The Rev. Ed Bacon, Rector of All Saints Episcopal Church, Pasadena, CA, met with members of the Obama administration at the White House yesterday along with a number of other religious leaders. They were taking part in the National Religious Campaign Against Torture (NRCAT) at the White House, and asked Obama consider sponsoring a fact-finding commission dedicated to investigating U.S.-sanctioned torture incidents that have happened since September 11, 2001.
Here is the text of the letter:
June 11, 2009
The White House
Washington, DC 20500
Dear Mr. President:
As senior religious leaders in the United States , we write to give voice to the compelling need for a comprehensive investigation into U.S.-sponsored torture since 9/11. We believe the most credible way to conduct such an investigation is by establishing an independent, non-partisan Commission of Inquiry. Such a Commission is necessary to: (1) uncover the whole truth about U.S. torture policies and practices; (2) mobilize a national consensus, and (3) build support for the requisite safeguards to ensure that U.S.-sponsored torture never happens again.
We know that you share with us the understanding that torture is wrong – without exception, that it is illegal and immoral. You have stated this unequivocally. You matched your words with action on the second full day of your Administration when you signed the executive order banning torture. With that order, you signaled to our nation, as well as to the world, your determination to return the United States to the rule of law and to begin the process of restoring our nation’s moral stature in the global community. We are profoundly grateful for your swift and decisive action in signing this executive order.
But an executive order is not enough. It can be superseded by laws, and, as we’ve seen, even laws are in jeopardy of being superseded by national emergencies. Our nation can guarantee the abolition of torture only if and when we put in place safeguards to prevent once and for all the future twisting and abrogation of the existing laws that prohibit torture.
You have publicly announced your opposition to a Commission of Inquiry, stating that our existing institutions are adequate for investigating what went wrong. You have expressed your desire to look forward, not backward. We agree we must look forward — forward to a future where torture will never happen again. But we believe that the only avenue to, and guarantee of, such a future is a Commission of Inquiry. An investigation of U.S.-sponsored torture will only be credible and thorough if conducted by a Commission comprised of citizens who are well-respected, non-partisan, and independent-minded.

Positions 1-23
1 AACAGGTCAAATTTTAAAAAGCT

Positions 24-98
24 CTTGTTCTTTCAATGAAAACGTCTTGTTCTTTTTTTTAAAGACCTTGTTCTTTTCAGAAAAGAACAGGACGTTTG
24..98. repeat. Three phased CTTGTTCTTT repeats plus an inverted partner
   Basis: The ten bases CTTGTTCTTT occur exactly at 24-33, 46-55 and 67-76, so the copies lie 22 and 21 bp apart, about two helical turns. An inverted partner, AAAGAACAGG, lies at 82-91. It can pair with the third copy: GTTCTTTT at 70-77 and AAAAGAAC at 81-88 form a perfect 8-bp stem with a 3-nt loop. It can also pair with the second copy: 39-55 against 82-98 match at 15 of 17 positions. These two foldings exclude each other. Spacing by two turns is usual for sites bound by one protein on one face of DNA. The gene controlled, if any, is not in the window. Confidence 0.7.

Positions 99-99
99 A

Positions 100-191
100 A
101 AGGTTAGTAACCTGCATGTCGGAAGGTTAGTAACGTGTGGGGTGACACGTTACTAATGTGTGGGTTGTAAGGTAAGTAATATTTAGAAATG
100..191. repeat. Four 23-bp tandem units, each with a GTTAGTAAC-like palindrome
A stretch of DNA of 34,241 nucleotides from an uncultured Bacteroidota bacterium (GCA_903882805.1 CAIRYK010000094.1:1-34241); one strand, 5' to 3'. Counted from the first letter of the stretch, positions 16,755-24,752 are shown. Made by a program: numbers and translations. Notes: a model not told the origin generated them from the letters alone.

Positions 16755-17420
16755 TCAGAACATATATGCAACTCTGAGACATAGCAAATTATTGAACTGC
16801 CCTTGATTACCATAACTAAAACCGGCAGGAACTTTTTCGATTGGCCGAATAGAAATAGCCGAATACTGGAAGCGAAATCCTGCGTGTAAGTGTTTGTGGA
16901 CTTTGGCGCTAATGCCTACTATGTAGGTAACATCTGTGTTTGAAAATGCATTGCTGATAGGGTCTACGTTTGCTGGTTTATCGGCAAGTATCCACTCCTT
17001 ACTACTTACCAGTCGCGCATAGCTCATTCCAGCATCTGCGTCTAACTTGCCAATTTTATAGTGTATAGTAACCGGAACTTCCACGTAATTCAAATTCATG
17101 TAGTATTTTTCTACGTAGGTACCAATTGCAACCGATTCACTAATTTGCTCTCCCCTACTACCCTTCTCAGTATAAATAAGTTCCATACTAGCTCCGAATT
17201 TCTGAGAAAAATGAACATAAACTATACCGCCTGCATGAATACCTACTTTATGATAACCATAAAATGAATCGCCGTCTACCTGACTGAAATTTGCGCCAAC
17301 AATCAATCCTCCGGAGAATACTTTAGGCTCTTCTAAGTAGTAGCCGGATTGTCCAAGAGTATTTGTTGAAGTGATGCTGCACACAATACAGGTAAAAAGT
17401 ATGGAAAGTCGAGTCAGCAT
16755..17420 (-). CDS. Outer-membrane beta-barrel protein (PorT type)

The reality is that our nation is now shackled to a shameful history of torture. As people of faith we know that only the truth can set us free. We must therefore, as a nation, be mature and honest enough to examine fully and disclose completely the wrong doing that has been committed. The transparency and openness of a Commission of Inquiry will help to hold us all accountable for the policies and acts of torture carried out in our name. Accountability is essential in a nation of laws.
Recent polls show that many people of faith have been persuaded that the use of torture can be justified in some situations. These findings weigh heavily on us, as religious leaders. We have more work to do to educate our people. We accept our responsibility to bear bold and compelling witness to the sanctity of the divine image in all people and to the fact that torture in every instance defiles and desecrates this divine image. We commit ourselves anew to great faithfulness in preaching to and teaching our members.
We beseech you, in furtherance of your responsibility to restore, protect, and preserve the sanctity and rule of law in this nation, to commit yourself to the creation of a Commission of Inquiry that will uncover the truth, identify and establish legal safeguards, and guarantee for our children and grand-children a future in this country free of torture, without exceptions.
We pray for you “the spirit of wisdom and understanding, the spirit of counsel and might, the spirit of knowledge and the fear of God” (Isaiah 11:2). And we look to you to lead our nation back to the path of truth and justice.
The letter was signed by at least 33 leaders representing many denominations and religious organizations representing a variety of religions and traditions, including Presiding Bishop Katharine Jefferts Schori.
The NRCAT press release says:
“We were pleased to have the opportunity today to meet with Obama administration officials to discuss our strong support for the establishment of an independent, non-partisan Commission of Inquiry to investigate the development and implementation of a program of torture by the United States in the years after 9/11,” Kilmer said. “Unfortunately, as is known publicly, President Obama does not currently support the establishment of an investigative Commission. However, the officials with whom we met heard our concerns and welcomed our input. This is not the end of this process; it is merely the beginning. As events continue to unfold, we will advocate for a Commission of Inquiry that can uncover all of the facts. We cannot simply bury our past for as the Bible says, ‘the truth shall make us free.’”
Read the rest here.